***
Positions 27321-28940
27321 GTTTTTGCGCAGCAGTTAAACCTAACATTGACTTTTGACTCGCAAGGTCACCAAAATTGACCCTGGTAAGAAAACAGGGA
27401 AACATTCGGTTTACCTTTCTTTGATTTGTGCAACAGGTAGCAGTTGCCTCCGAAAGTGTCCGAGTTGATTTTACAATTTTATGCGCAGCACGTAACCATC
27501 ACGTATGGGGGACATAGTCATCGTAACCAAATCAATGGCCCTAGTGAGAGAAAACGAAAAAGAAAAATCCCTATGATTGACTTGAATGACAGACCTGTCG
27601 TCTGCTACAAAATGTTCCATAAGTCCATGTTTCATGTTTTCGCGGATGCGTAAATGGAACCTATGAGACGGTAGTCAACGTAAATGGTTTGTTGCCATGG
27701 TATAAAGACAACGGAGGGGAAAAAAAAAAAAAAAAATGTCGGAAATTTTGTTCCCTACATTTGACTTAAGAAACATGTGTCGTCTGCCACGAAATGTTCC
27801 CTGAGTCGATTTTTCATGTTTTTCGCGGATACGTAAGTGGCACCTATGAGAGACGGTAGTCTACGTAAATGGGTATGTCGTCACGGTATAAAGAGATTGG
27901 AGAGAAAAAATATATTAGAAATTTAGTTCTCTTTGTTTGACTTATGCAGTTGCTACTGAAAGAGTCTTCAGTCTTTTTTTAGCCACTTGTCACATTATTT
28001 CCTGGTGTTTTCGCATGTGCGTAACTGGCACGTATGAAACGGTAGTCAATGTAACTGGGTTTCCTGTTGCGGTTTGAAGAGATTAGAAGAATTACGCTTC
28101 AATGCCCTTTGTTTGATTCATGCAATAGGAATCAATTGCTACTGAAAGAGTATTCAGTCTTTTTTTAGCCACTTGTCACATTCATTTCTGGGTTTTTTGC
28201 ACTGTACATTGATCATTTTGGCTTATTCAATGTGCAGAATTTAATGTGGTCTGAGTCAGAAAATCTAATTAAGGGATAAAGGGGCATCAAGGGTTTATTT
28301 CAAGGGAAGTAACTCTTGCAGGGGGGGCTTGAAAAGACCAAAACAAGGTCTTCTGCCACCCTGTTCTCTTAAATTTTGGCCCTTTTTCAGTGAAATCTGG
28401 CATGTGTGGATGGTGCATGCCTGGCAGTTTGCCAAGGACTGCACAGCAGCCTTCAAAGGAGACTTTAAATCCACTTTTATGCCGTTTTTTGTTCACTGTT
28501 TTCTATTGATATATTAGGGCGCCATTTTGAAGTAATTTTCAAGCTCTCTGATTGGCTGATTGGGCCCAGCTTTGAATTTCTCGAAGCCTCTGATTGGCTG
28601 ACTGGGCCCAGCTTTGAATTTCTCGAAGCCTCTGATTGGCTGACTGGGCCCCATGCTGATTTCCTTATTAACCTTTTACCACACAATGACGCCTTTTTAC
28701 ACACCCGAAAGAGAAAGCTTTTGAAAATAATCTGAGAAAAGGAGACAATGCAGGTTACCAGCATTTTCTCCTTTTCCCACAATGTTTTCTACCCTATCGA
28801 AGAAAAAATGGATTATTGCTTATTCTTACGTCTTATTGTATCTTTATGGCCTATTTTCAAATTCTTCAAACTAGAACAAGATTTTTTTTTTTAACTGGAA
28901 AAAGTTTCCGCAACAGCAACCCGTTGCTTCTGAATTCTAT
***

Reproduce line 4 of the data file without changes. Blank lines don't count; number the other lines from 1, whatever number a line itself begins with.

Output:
27501 ACGTATGGGGGACATAGTCATCGTAACCAAATCAATGGCCCTAGTGAGAGAAAACGAAAAAGAAAAATCCCTATGATTGACTTGAATGACAGACCTGTCG